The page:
In October 2009, the NCUC granted PEC a Certificate of Public Convenience and Necessity (CPCN) to construct the 920-MW Wayne County combined-cycle (CC) facility. The Wayne County CC is currently on schedule to meet its January 2013 commercial operation date. The NCUC in June 2010 granted PEC a certificate for construction of the 625-MW Sutton CC. The Sutton CC is currently on schedule to meet its December 2013 commercial operation date.

Nuclear and coal generation currently make-up about 51% of the utility’s total capacity resources, yet account for about 72% of total energy requirements. Gas and oil accounts for about 34% of total supply capacity, yet about 20% of total energy, basically all of that gas. The balance is from hydro and purchased power.

The company’s resource plan includes additions fueled by natural gas and oil, as well as possible new baseload generation. The company’s capacity and energy by fuel type in 2027, the end of the IRP period, has gas and oil resources projected to be 49% of total supply capacity, while serving about 42% (gas-42%, oil-almost zero) of the total energy requirements. In 2027, nuclear and coal are projected to be about 45% of total capacity resources and serve about 55% of system energy requirements. By 2027, the percentage share of system capacity is about the same between gas/oil resources versus nuclear/coal resources. However, nuclear and coal will continue to satisfy more than half of system energy requirements.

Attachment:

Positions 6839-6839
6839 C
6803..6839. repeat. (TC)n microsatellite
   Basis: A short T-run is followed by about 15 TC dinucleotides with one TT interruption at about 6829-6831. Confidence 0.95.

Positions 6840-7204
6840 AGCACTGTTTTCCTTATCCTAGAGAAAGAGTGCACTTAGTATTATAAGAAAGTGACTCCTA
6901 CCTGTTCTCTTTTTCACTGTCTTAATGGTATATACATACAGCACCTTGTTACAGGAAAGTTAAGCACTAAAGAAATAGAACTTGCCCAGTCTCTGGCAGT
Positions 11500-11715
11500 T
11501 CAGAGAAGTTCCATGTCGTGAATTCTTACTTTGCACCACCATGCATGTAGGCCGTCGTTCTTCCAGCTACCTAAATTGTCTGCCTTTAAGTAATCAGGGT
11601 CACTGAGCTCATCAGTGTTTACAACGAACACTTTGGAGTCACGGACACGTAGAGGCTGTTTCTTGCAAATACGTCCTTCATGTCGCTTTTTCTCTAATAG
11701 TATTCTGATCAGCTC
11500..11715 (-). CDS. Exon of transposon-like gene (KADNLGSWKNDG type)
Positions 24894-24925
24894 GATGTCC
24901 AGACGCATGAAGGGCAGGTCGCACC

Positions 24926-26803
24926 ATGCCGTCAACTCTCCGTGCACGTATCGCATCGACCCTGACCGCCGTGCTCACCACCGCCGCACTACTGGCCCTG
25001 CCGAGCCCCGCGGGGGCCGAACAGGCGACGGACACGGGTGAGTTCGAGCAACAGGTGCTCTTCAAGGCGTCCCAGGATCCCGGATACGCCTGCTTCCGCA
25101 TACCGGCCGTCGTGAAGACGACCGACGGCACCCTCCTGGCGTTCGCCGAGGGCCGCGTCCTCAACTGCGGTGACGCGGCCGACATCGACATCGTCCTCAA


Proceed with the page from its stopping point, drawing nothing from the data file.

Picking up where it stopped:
In 2006, PEC announced that it selected a site at the Shearon Harris Nuclear Plant (Harris) to evaluate for possible future nuclear expansion. PEC selected the Westinghouse Electric AP1000 reactor design as the technology upon which to base its application. In February 2008, PEC filed a construction and operating license (COL) application with the Nuclear Regulatory Commission (NRC) for two additional reactors at Harris. No petitions to intervene have been admitted in the Harris COL application to this point. “If we receive COL approval from the NRC in 2014 and applicable state agency approvals, and if the decisions to build are made, a new plant would not be online prior to 2026,” the IRP added.

About Barry Cassell 20414 Articles
Barry Cassell is Chief Analyst for GenerationHub covering coal and emission controls issues, projects and policy. He has covered the coal and power generation industry for more than 24 years, beginning in November 2011 at GenerationHub and prior to that as editor of SNL Energy’s Coal Report. He was formerly with Coal Outlook for 15 years as the publication’s editor and contributing writer, and prior to that he was editor of Coal & Synfuels Technology and associate editor of The Energy Report. He has a bachelor’s degree from Central Michigan University.